Tyrley, Tyrlow

  • Composer: Mark Sirett 
  • Publisher: Hinshaw Music Inc
  • Cat No: HI.HMC1754
  • Canadian Composition: Yes
  • Duration: 3:25
  • Sample Track:

Program Notes:

Canadian composer Mark Sirett wrote this lyrical and original composition in 1998 for the 20th Anniversary of the Toronto Children’s Chorus. The 15th-century poem is set on a hilltop where angels announced to the shepherds the arrival of the Christ Child.

Conductor Notes:

This beautiful new Christmas piece is based on a quirky scale that leads to many augmented chords at cadences, something which on first reading is a bit disconcerting for the singers. But familiarity breeds fondness in this case, and by the time we got to the performances, we were drinking in the lyrical style and mood and couldn’t wait to share it with our audiences. The voicing is SSA with piano and flute or recorder. We used flute in our 2010 Chez Nous performances and have recorded the piece for future release. Those of us who are familiar with Healey Willan’s composition on the same text will be expecting something fast and fleeting. This work is quite slow, lending a different, evocative mood to the poem. Mark understands voicing and tessitura thoroughly, so you will find this piece sits well in the voices and the text speaks clearly through the texture of piano and flute.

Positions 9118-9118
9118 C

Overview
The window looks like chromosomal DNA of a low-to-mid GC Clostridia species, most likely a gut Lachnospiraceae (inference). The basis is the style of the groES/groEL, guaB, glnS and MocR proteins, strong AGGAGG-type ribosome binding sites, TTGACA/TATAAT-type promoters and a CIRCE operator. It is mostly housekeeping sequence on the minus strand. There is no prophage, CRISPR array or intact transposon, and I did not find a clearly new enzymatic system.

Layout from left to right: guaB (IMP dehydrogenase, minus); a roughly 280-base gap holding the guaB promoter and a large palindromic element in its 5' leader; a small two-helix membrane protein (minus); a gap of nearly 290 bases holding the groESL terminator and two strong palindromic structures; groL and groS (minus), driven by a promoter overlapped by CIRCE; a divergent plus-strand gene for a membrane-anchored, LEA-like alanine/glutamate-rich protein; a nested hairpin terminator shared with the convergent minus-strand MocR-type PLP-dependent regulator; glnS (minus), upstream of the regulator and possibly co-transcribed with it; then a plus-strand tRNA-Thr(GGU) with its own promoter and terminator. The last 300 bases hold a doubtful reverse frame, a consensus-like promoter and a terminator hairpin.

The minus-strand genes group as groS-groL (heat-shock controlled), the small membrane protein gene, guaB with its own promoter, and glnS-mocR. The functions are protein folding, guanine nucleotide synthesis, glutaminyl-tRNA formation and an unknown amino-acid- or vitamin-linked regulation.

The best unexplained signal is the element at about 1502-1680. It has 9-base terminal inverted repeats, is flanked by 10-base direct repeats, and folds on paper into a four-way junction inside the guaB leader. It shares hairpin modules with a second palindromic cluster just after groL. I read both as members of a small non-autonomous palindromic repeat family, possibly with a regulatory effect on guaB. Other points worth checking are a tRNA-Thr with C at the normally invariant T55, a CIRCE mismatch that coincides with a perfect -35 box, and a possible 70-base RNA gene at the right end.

References:

This lists any discs, concerts or collections where this piece is included.

Recordings

Collections:

Concerts:

Text:

Text: 15th century English

About the field they piped full right,
so merrily the shepherds began to blow;
a-down from heaven they saw a light:
Tyrley, tyrlow, tyrley, tyrlow.

Of angels there came a company,
with merry songs and melody;
the shepherds anon ‘gan them a-spy:
Tyrley, tyrlow, tyrley, tyrlow.

The shepherds hied them to Bethlehem,
to see the blessed sunes beam,
and there they found that glorious stream:
Tyrlow.

Now pray we to that meek child,
and to his mother that is so mild,
the which was never defiled:
Tyrley, tyrlow, tyrley, tyrlow.

That we may come unto his bliss,
where joy shall never miss,
then we may sing in paradise:
Tyrley, tyrlow, tyrley, tyrlow.